Summary Bacterial symbionts of insects have been proposed for blocking transmission of vector-borne pathogens. However, in many vector models the ecology of symbionts and their capability of cross-colonizing different hosts, an important feature in the symbiotic control approach, is poorly known. Here we show that the acetic acid bacterium Asaia, previously found in the malaria mosquito vector Anopheles stephensi, is also present in, and capable of cross-colonizing other sugar-feeding insects of phylogenetically distant genera and orders. PCR, real-time PCR and in situ hybridization experiments showed Asaia in the body of the mosquito Aedes aegypti and the leafhopper Scaphoideus titanus, vectors of human viruses and a grapevine phytoplasma respectively. Cross-colonization patterns of the body of Ae. aegypti, An. stephensi and S. titanus have been documented with Asaia strains isolated from An. stephensi or Ae. aegypti, and labelled with plasmid- or chromosome-encoded fluorescent proteins (Gfp and DsRed respectively). Fluorescence and confocal microscopy showed that Asaia, administered with the sugar meal, efficiently colonized guts, male and female reproductive systems and the salivary glands. The ability in cross-colonizing insects of phylogenetically distant orders indicated that Asaia adopts body invasion mechanisms independent from host-specific biological characteristics. This versatility is an important property for the development of symbiont-based control of different vector-borne diseases.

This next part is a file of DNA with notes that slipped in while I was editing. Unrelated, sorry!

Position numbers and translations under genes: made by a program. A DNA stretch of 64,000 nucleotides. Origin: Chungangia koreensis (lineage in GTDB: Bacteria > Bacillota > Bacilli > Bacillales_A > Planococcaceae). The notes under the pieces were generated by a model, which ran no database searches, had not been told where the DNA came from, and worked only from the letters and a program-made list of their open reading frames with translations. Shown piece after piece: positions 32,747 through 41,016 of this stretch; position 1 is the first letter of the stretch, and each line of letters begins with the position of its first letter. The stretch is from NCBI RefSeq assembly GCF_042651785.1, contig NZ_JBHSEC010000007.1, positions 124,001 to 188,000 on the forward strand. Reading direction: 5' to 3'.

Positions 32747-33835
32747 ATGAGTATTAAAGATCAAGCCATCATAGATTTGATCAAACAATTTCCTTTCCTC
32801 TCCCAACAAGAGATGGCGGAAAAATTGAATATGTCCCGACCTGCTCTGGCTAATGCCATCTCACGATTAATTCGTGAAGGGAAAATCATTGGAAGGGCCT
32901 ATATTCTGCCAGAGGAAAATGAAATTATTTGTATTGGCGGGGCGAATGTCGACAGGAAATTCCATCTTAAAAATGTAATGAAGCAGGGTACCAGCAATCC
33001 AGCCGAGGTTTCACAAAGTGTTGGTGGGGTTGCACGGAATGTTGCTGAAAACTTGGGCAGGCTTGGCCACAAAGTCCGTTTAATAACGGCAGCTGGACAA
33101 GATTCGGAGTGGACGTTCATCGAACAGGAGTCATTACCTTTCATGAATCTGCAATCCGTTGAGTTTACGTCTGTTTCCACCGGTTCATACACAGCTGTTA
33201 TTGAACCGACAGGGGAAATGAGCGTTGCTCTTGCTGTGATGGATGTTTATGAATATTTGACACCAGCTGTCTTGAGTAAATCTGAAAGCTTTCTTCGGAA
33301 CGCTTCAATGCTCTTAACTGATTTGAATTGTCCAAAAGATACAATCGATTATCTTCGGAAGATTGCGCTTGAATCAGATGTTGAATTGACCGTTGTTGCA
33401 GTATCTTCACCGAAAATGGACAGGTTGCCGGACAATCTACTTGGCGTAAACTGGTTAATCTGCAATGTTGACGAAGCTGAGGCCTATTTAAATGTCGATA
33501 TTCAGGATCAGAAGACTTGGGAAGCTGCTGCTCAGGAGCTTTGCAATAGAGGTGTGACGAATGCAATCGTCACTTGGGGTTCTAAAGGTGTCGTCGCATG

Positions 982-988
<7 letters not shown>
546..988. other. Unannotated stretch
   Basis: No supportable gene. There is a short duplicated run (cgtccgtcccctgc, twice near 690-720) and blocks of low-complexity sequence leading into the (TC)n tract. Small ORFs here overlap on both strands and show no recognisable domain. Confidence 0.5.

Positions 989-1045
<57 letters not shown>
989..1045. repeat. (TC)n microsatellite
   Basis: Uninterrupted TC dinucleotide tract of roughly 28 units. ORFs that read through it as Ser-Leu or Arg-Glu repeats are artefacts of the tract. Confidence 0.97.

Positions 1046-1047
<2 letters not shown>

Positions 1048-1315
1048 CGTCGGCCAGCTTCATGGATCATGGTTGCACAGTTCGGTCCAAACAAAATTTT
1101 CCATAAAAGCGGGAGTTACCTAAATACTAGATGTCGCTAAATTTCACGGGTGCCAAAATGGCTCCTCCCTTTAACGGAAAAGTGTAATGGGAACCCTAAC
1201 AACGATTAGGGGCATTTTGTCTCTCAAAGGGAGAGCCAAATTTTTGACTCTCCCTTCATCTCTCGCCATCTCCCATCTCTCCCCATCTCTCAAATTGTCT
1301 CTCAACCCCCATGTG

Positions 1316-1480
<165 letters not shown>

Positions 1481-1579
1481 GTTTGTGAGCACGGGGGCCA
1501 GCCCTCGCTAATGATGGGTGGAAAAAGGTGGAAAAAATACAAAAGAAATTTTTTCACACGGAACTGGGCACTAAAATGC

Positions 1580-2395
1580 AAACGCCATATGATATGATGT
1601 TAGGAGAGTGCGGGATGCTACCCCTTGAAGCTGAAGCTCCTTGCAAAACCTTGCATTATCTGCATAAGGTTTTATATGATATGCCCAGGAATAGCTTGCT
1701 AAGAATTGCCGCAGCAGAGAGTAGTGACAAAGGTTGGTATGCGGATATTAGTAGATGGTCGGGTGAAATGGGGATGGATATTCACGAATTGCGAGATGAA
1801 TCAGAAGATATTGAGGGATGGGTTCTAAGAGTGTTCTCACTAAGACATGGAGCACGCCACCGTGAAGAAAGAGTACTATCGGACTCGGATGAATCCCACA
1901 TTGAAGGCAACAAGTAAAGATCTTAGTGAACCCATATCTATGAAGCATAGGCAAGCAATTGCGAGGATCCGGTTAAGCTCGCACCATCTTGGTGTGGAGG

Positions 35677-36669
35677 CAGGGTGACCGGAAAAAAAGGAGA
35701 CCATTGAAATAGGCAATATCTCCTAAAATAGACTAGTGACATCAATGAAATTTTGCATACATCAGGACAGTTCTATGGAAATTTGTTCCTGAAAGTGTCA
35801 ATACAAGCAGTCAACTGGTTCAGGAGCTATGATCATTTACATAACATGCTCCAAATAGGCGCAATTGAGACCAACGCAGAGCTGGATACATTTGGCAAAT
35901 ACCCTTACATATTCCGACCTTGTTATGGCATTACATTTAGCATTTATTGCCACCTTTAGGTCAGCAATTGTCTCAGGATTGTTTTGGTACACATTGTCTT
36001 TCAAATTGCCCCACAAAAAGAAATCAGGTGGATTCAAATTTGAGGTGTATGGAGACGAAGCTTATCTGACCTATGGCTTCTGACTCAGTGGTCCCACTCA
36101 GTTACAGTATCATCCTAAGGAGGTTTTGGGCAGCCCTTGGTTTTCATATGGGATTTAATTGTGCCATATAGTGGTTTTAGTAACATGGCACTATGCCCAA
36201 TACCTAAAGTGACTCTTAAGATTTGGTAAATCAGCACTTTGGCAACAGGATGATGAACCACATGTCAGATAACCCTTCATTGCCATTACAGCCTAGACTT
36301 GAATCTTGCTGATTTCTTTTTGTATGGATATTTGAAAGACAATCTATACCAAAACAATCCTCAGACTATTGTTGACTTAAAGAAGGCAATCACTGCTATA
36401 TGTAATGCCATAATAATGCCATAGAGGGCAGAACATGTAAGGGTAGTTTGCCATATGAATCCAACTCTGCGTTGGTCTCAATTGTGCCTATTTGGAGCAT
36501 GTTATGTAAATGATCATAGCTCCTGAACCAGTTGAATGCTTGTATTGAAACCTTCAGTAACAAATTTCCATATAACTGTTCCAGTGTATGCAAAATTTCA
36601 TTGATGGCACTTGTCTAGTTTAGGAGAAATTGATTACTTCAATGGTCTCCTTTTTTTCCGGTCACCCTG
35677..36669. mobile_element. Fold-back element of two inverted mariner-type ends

ASJC Scopus subject areas
- Ecology, Evolution, Behavior and Systematics